Qron User Manual

This web page is the user manual of qron free scheduler.

It can be read both in qron web user interface (embeded in qron daemon) and on the Internet here: http://qron.eu/doc/master/user-manual.html.

You are currently reading this version of the documentation: v1.13.7


Qron is a task scheduler, that is, a software controlling execution of non-interactive application components such as large batches planned once a day, automatic processing of incoming messages every minute, or any processing triggered by an event not directly issued by a human being.

This implies defining tasks, the way they are triggered, the properties of the infrastructure on which they run, alongside with centralized logs and alert means to notify about anything wrong or suspect.

Often, scheduling tasks will also need a powerful parameters system with hierarchical inheritance and evaluation language, handling scheduling constraints such as resources and calendars, or a customizable event-driven model.

Monitoring and operating the scheduler can be done through the responsive-design web user interface and (coming soon) desktop and phone/tablet apps.

Integrating with other IT tools and custom extensions is possible through HTTP API and standard operating system integration.

Tasks Hierarchy

Tasks are grouped within taskgroups in a tree hierarchy. In addition, workflow tasks have subtasks.

Sample trigger diagram with 5 tasks within 2 task groups:

Task Groups

Tasks are grouped within taskgroups which make the configuration more clear in a documentation point of view (when used to group tasks e.g. by application or module) and/or by factorizing some task properties (such as paremeters and events).

A taskgroup consist of its id (which is its only mandatory field), plus optional fields: a human readable label and task properties that are inherited by any task belonging to the group. The task properties that can be defined at the taskgroup level are params, setenv and unsetenv and events subscriptions.

There is only one level of taskgroups (a taskgroup cannot belong to another taskgroup) however dots in taskgroups id are processed as a hierarchical separator by qron user interfaces to display a multi-level tree.

Sample configuration file fragments:

(taskgroup app1.biz.batch
  (label business batches for application app1)
(taskgroup app2.tech
  (label technical tasks for application app2)
  (param db_password mysecret)
  (setenv ORACLE_SID ORCL)
(taskgroup minimalgroup)


Task is qron's most important configuration element. It carries almost every information needed to schedule and execute a task and often some of the event and alerting configuration is done task by task.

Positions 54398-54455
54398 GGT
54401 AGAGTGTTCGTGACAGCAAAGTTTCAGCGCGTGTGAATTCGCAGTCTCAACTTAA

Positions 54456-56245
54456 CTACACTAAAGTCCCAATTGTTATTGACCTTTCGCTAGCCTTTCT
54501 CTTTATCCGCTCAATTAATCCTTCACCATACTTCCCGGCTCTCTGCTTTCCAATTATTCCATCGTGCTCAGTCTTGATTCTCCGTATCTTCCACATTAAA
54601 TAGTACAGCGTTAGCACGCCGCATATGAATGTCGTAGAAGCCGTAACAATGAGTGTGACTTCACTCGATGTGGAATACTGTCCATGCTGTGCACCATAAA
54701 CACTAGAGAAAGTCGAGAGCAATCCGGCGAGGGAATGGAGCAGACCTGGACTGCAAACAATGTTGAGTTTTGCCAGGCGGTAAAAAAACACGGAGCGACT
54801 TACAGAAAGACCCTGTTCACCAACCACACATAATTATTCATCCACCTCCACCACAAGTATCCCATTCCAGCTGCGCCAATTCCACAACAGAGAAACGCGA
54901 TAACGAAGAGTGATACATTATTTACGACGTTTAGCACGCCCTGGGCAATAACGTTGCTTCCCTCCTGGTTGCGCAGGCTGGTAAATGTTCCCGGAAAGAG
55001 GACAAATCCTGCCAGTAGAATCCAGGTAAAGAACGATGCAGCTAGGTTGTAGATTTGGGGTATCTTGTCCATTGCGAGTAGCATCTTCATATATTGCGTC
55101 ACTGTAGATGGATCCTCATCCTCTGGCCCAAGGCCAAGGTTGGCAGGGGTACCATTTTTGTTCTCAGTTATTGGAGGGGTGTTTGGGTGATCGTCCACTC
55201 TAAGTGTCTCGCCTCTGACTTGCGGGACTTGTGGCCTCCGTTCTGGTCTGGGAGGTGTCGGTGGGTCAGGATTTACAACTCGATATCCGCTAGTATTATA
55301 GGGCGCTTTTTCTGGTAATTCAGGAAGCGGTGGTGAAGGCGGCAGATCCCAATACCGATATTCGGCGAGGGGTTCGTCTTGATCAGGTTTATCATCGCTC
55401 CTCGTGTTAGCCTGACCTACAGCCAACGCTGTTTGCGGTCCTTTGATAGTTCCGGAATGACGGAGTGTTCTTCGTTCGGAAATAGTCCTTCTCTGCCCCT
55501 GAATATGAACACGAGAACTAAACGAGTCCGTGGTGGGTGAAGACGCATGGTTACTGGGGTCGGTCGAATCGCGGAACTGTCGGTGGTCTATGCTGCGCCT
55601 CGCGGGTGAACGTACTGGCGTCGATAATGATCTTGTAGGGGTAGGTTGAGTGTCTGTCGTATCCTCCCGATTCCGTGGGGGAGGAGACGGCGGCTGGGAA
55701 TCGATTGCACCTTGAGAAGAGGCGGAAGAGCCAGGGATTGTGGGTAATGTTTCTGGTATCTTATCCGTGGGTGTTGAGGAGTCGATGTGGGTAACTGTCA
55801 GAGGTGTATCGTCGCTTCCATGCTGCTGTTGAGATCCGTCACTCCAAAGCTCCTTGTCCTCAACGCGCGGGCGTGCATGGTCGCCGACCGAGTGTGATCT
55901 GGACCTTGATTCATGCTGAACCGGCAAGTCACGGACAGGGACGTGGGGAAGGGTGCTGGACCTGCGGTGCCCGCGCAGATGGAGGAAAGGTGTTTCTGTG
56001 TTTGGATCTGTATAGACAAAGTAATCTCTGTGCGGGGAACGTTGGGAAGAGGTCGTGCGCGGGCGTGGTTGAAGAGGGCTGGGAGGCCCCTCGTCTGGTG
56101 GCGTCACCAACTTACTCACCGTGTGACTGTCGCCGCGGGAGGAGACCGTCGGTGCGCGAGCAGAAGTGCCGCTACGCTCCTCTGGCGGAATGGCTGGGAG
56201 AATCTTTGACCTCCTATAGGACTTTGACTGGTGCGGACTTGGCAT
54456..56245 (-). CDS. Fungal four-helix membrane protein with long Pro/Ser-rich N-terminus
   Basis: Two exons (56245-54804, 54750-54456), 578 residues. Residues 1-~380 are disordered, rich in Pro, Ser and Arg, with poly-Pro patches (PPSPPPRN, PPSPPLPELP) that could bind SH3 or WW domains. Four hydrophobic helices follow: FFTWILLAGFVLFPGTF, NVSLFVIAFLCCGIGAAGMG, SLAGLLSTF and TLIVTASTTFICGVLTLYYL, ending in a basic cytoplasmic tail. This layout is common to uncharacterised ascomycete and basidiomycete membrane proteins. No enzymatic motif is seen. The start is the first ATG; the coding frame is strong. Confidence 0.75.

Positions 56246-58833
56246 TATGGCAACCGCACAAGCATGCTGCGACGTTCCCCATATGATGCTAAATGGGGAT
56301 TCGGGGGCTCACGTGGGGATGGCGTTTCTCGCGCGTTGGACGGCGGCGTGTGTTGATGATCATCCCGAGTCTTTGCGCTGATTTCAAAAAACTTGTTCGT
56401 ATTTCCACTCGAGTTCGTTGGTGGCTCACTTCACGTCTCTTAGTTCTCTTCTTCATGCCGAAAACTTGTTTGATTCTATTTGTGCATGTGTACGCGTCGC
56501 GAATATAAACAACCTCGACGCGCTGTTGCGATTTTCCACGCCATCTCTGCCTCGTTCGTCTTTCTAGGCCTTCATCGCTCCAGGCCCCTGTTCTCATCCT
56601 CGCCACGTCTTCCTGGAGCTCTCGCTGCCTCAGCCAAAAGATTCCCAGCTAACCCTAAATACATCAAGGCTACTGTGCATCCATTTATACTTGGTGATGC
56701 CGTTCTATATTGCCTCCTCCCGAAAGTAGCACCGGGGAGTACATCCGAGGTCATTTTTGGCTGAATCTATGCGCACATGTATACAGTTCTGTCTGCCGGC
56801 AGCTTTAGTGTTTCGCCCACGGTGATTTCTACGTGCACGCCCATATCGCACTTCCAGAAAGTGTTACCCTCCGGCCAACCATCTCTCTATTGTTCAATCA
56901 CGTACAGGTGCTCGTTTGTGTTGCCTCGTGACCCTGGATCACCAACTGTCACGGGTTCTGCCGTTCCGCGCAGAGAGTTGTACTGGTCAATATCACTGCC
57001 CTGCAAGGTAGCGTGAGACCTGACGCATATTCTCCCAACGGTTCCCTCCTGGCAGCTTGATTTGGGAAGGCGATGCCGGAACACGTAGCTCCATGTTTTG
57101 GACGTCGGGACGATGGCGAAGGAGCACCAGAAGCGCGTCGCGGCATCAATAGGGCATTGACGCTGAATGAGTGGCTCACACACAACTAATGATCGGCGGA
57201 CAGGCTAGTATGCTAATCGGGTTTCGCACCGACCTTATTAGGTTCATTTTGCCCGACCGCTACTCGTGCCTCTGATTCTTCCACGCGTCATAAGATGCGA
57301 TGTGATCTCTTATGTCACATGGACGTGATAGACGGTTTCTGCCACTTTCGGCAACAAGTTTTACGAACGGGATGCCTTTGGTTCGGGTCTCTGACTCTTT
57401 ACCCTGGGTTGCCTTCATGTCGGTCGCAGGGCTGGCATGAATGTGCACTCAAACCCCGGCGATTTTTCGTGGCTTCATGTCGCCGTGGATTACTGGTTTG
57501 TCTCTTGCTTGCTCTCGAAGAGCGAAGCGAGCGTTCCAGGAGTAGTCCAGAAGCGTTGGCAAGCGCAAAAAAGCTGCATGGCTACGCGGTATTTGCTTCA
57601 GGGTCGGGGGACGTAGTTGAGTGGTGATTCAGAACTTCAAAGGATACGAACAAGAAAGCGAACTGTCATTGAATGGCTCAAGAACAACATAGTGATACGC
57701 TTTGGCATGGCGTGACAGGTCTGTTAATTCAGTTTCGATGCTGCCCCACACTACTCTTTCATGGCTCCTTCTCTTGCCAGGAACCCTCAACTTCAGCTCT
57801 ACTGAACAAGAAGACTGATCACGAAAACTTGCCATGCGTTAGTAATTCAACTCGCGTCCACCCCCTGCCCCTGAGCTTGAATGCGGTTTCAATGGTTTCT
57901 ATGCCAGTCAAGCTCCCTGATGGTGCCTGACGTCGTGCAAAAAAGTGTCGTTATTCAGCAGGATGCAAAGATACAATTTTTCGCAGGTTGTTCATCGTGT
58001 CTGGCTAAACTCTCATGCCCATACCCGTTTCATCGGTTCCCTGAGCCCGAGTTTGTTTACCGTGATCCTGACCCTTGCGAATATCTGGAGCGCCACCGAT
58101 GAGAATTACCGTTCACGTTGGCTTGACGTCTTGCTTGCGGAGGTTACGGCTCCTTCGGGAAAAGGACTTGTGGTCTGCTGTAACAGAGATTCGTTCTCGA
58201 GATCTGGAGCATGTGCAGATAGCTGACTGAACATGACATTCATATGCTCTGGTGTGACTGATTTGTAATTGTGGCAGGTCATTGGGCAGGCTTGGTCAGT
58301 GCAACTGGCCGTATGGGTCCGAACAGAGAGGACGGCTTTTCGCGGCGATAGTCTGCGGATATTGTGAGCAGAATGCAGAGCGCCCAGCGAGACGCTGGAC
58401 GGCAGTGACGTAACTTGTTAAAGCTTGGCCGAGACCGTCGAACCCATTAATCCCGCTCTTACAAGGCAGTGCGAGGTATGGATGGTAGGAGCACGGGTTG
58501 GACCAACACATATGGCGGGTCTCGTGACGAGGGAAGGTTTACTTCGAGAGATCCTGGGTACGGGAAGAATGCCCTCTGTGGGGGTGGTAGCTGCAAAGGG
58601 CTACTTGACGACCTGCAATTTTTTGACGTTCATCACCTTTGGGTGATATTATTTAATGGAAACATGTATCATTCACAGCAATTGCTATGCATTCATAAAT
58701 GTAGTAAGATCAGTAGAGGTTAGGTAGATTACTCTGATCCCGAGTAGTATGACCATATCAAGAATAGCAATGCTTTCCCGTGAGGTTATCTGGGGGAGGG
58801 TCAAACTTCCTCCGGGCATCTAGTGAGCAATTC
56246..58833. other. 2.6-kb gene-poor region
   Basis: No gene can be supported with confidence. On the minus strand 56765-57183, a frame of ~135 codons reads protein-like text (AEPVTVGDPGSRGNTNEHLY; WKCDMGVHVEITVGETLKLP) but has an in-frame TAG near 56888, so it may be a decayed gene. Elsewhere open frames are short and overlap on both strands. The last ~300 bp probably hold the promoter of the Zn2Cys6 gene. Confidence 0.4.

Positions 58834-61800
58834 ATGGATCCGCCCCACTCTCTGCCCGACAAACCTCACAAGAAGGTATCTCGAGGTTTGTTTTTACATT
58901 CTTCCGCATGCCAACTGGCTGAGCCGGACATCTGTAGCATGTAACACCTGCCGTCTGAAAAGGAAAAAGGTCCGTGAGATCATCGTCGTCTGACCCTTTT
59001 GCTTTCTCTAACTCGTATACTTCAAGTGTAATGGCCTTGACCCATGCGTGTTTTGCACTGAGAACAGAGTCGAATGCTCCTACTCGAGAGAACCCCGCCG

Tasks Description

A task is described by its id and its parent taskgroup. It should also have a human readable label and some additional documentation info.

Sample configuration file fragments:

(task build-reports-customers
  (taskgroup app1.biz.batch)
  (label "build PDF reports about customers")
  (info "see http://intranet/app1/ReportingBatches")
(task oracle-statistics
  (taskgroup app2.tech)
  (label recompute statistics for db ORCL)
(task minimaltask(taskgroup minimalgroup))

Tasks Execution Properties

Task execution is defined by 3 properties:

  • mean: describes the mean used to execute the task, among the following:
    • local: spawn a process local to the qron daemon, on the same host
    • ssh: establish an SSH connection to the target host to execute the task
    • http: perform an HTTP request
    • workflow: start a workflow consisting of one or several subtasks conditionaly linked together with transitions, each of them having their own execution properties, see workflows section below
    • donothing: do not execute anything, but still trigger events, pretending the execution to be successful (i.e. onsuccess actions will be triggered, not onfailure ones)
  • target: defines which host or cluster will be choosen to execute the task, defaults to localhost, see infrastructure section for more details
  • command: interpreted depending on the execution mean:
    • local and ssh means: command line, spaces being interpreted as command arguments separators but if they are protected by backslashes
    • http mean: path and query string
    • workflow and donothing means: not applicable, should be omitted

Sample configuration file fragments:

(task build-reports-customers
  (taskgroup app1.biz.batch)
  (mean ssh)
  (target server1)
  (command /opt/app1/bin/build_reports.sh --customers)
(task process-last-orders
  (taskgroup app1.biz.queuing)
  (mean http)
  (target server4)
  (command /pollers/last-orders/?from=-5minutes)
  (param method POST) # defaults to GET
  (param user scheduler) # set up a "Authorization: Basic" header
  (param password mysecret)